Kilopass Technology, Inc. v. Sidense Corporation

Filing 98

ORDER DECLASSIFYING PLAINTIFF'S INFRINGEMENT CONTENTIONS(SI, COURT STAFF) (Filed on 3/23/2011)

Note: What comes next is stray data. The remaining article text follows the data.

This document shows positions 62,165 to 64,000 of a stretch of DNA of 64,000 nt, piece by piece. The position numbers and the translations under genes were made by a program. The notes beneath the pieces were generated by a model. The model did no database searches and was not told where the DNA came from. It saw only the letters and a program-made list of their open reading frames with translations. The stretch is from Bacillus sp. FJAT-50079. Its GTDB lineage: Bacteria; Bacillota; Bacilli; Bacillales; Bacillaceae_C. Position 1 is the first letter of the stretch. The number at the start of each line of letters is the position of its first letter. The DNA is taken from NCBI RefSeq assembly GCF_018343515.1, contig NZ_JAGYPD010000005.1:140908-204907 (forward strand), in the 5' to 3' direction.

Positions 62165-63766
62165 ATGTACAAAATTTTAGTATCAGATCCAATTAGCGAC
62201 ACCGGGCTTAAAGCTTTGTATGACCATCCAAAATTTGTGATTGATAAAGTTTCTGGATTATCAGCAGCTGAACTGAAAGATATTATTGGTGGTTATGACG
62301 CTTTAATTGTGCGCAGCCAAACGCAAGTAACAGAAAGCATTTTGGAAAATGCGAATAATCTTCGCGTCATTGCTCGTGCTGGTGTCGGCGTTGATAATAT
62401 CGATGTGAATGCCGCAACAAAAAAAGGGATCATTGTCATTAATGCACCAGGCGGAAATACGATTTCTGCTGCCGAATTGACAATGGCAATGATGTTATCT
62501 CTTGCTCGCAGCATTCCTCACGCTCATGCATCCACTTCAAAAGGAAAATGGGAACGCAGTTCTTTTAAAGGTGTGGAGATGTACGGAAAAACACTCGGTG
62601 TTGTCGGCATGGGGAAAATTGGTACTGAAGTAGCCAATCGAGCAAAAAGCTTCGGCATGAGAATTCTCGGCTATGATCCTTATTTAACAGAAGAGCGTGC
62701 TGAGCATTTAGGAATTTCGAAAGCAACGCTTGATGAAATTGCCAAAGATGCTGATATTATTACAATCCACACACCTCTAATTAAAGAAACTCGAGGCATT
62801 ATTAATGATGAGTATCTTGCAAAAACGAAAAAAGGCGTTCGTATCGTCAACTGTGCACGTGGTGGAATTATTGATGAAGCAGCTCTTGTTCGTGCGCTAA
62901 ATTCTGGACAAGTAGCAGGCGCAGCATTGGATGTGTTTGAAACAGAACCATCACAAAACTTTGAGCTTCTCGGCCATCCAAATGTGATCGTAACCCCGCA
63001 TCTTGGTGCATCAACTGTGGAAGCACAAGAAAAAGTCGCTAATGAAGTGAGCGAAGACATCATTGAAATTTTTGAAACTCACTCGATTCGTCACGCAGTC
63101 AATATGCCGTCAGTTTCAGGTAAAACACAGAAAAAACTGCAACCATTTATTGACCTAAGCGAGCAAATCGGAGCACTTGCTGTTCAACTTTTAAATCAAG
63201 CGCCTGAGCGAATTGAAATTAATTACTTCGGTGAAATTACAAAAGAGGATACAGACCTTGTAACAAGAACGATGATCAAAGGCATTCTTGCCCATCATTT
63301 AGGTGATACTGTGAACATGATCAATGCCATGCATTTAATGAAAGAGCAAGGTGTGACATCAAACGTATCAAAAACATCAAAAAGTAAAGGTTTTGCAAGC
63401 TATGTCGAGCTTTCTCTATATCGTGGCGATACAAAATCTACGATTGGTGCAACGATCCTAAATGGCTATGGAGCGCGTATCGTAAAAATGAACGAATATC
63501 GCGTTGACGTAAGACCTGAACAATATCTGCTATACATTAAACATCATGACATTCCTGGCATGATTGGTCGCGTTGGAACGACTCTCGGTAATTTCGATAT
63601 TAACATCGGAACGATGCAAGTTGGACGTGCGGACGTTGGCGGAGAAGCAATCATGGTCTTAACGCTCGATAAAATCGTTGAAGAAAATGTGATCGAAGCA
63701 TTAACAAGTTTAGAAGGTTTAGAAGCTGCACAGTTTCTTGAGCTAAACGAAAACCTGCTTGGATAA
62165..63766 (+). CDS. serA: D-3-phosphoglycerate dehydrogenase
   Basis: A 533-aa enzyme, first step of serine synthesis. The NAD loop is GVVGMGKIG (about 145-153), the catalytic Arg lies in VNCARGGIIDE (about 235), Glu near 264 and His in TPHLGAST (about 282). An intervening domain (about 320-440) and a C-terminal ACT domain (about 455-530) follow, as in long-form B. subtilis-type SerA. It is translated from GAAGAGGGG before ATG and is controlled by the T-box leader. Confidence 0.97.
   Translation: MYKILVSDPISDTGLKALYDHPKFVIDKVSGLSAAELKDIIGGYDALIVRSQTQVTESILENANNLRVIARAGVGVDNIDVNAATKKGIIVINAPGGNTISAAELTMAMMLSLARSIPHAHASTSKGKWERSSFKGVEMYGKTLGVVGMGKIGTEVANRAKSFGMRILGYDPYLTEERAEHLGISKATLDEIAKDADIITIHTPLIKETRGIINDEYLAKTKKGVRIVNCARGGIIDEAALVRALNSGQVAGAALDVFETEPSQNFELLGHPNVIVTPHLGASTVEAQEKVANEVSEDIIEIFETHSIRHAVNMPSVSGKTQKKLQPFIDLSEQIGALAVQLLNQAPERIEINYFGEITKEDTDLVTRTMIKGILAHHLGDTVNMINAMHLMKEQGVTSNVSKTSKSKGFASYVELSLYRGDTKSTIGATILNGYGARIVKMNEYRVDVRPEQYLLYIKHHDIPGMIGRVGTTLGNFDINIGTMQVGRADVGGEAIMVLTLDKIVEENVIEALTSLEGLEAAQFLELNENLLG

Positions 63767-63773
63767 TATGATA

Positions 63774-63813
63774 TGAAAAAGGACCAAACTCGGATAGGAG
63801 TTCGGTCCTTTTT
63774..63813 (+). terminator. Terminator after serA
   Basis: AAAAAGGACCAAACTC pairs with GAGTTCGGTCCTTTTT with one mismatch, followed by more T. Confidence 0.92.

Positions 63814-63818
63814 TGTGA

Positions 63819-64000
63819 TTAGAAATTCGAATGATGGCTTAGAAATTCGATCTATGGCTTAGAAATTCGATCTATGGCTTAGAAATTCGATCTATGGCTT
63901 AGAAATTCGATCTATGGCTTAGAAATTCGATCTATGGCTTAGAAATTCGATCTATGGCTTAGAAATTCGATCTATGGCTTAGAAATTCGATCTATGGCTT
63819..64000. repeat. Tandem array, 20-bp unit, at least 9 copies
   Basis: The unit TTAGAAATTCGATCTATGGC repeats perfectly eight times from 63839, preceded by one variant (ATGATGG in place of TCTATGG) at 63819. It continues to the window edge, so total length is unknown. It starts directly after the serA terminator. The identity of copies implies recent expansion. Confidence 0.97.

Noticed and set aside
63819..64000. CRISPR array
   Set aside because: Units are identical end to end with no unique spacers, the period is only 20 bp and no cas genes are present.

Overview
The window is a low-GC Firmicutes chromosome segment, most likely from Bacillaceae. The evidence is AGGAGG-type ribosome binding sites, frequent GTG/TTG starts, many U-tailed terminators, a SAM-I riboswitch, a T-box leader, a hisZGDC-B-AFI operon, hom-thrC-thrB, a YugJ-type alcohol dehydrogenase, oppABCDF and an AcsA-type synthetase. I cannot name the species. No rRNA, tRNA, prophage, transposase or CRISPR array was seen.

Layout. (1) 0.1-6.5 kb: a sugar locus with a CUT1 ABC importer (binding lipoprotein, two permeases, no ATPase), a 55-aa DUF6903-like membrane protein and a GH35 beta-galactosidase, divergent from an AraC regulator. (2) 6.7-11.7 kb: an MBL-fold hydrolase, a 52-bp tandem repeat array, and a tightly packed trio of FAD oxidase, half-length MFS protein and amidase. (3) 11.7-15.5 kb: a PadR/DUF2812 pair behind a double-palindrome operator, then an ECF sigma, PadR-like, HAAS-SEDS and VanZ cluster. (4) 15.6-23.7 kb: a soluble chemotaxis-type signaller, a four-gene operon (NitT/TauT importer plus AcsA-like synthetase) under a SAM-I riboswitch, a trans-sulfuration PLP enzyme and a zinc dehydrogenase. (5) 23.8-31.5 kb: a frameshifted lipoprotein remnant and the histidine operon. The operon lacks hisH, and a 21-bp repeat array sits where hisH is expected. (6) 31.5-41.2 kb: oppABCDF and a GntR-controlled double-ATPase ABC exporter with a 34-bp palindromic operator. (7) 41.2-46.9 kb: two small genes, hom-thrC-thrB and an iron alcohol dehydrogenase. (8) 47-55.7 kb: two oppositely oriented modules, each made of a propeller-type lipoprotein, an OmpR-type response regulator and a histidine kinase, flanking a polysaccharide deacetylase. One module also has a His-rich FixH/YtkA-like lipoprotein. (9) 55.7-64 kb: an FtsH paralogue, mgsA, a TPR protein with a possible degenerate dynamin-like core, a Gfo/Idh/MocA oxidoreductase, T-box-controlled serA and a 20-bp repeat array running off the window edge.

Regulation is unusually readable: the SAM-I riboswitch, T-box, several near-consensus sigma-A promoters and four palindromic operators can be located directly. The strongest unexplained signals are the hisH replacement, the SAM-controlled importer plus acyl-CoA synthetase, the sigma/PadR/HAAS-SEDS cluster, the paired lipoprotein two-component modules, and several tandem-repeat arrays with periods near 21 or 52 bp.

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Kilopass Technology, Inc. v. Sidense Corporation Doc. 98 1 2 3 4 5 6 7 8 9 10 United States District Court For the Northern District of California 11 12 13 14 15 16 17 18 19 20 21 22 23 24 25 26 27 28 On February 23, 2011, the USPTO issued an "Action Closing Prosecution," which plaintiff contends precludes defendant from offering the Infringement Contentions to the USPTO as the USPTO has "denied the request [for inter partes reexamination] in its entirety." Pl. Oppo., at 3, 8. However, not only does Manual of Patent Examining Procedure ("MPEP") specify that "an Action Closing 1 IN THE UNITED STATES DISTRICT COURT FOR THE NORTHERN DISTRICT OF CALIFORNIA KILOPASS TECHNOLOGY INC., Plaintiff, v. SIDENSE CORPORATION, Defendant. / No. C 10-02066 SI ORDER DECLASSIFYING PLAINTIFF'S INFRINGEMENT CONTENTIONS Defendant's motion to declassify plaintiff's infringement contentions is currently scheduled for hearing on March 25, 2011. Pursuant to Civil Local Rule 7-1(b), the Court finds this matter appropriate for resolution without oral argument and hereby VACATES the hearing. Having considered the papers submitted, and for good cause shown, the Court hereby GRANTS defendant's motion. On January 28, 2011, plaintiff served defendant with infringement contentions containing claim charts marked "CONFIDENTIAL - OUTSIDE COUNSEL ONLY" ("Infringement Contentions"). Defendant contends that these Infringement Contentions contain an assertion by plaintiff that the terms "wordline" and "bitline" are interchangeable. Defendant argues that this assertion is contrary to plaintiff's prior assertions to the United States Patent and Trademark Office ("USPTO") during the course of the inter partes reexamination of plaintiff's U.S. Patent No. 6,940,751 ("`751 patent") indicating that, for purposes of validity, the terms are not interchangeable. Defendant wishes to provide the Infringement Contentions to the USPTO.1 On February 4, 2011, defendant provided plaintiff with Dockets.Justia.com 1 2 3 4 5 6 7 8 9 10 United States District Court For the Northern District of California 11 12 13 14 15 16 17 18 19 20 21 22 23 24 25 26 27 28 written notice of its objections to plaintiff's designation of the Infringement Contentions as confidential. Plaintiff countered that the Infringement Contentions were designated confidential because they "contain detailed reverse engineered electron microscope images of XMOS Microprocessors"; XMOS is a client of defendant who allegedly incorporated defendant's "designs and files . . . to produce the accused instrumentalities." Pl. Oppo., 2-3. On February 14, 2011, plaintiff and defendant met and conferred to discuss defendant's request to declassify the Infringement Contentions, but they did not reach a resolution. On February 18, 2011, defendant filed this motion.2 Both parties concede that the Court's Patent Local Rule 2-2 Interim Model Protective Order ("Interim Protective Order") applies to this dispute. According to the Interim Protective Order, a party may challenge a designation of confidentiality and, provided that it has met and conferred with the designating party to no avail, may request judicial intervention in challenging the confidentiality designation. Interim Protective Order, 6.2-6.3. "The burden of persuasion in any such challenge proceeding shall be on the Designating Party." Id. at 6.3. Plaintiff argues that "the electron microscope photos of the XMOS' chips are neither [plaintiff's] or [defendant's] information to declassify" and then attempts to shift the burden of persuasion onto defendant: "If [defendant] has a direct line of communication with its customer XMOS, why can it not obtain a simple one page declaration from XMOS stating that it does not object to the disclosure of its product information?" Pl. Oppo, at 6-7. However, defendant is not required to provide this information from XMOS because it is plaintiff who bears the burden of persuading the Court that its designation of the Infringement Contentions as confidential is appropriate. Prosecution . . . is not a final action," but it also explains that in order to ensure a complete file, with updated status information regarding prior or concurrent proceedings regarding the patent under reexamination, the [USPTO] will, at any time, accept from any parties, for entry into the reexamination file, copies of notices of suits and other proceedings involving the patent and copies of decisions or papers filed in the court from litigations or other proceedings involving the patent. MPEP 2671.02, 2686. Defendant also filed a Motion to Shorten Time on the Hearing for the Motion to Declassify on February 18, 2011. (Docket No. 81). However, given that the USPTO issued an Office Action Closing Prosecution on February 23, 2011, defendant concedes that there is no longer "specific urgency for declassification." Def. Reply, 2 n.1. Therefore, defendant's Motion to Shorten Time is DENIED as moot. 2 2 1 2 3 4 5 6 7 8 9 10 United States District Court For the Northern District of California 11 12 13 14 15 16 17 18 19 20 21 22 23 24 25 26 27 28 Plaintiff has not met its burden. It argues that the Infringement Contentions and specifically the photographs of the microprocessor chip contained therein "may contain proprietary, technical, or commercial information belonging to a third party (XMOS), which if revealed, may put XMOS at a competitive disadvantage." Pl. Oppo., at 6 (citing Shailendra Maheshwari Decl., 2). However, its speculative statements of concern for the confidentiality of the photographs of XMOS' chip are belied by the fact that not only has plaintiff not asserted any duty of confidentiality to XMOS or any relationship at all with XMOS, but also by the fact that the microprocessor chip is publicly available. Plaintiff quotes from an e-mail from XMOS to defendant which states: You have informed us that Kilopass has reverse engineered some publicly available XMOS products, and that Kilopass is concerned that the reverse engineering analysis might be considered confidential to XMOS. While we have not seen this analysis, it is our understanding from Sidense's attorney that this analysis is based purely on the reverse engineering of publicly available XMOS products and other public information, and is not based on any confidential documents or other information that XMOS has provided to Kilopass (directly or otherwise). Pl. Oppo, at 4 (quoting Declaration of Roger L. Cook, Ex. D). Plaintiff focuses on the fact that XMOS has not seen the Infringement Contentions, but does not refute any of the other statements in the email. As plaintiff has not provided any arguments - other than vague statements that the Infringement Contentions "may" contain XMOS' confidential information - it has not met its burden of persuasion under the Interim Protective Order. Therefore, defendant's motion to declassify the Infringement Contentions (Docket No. 80) is GRANTED. IT IS SO ORDERED. Dated: March 23, 2011 SUSAN ILLSTON United States District Judge 3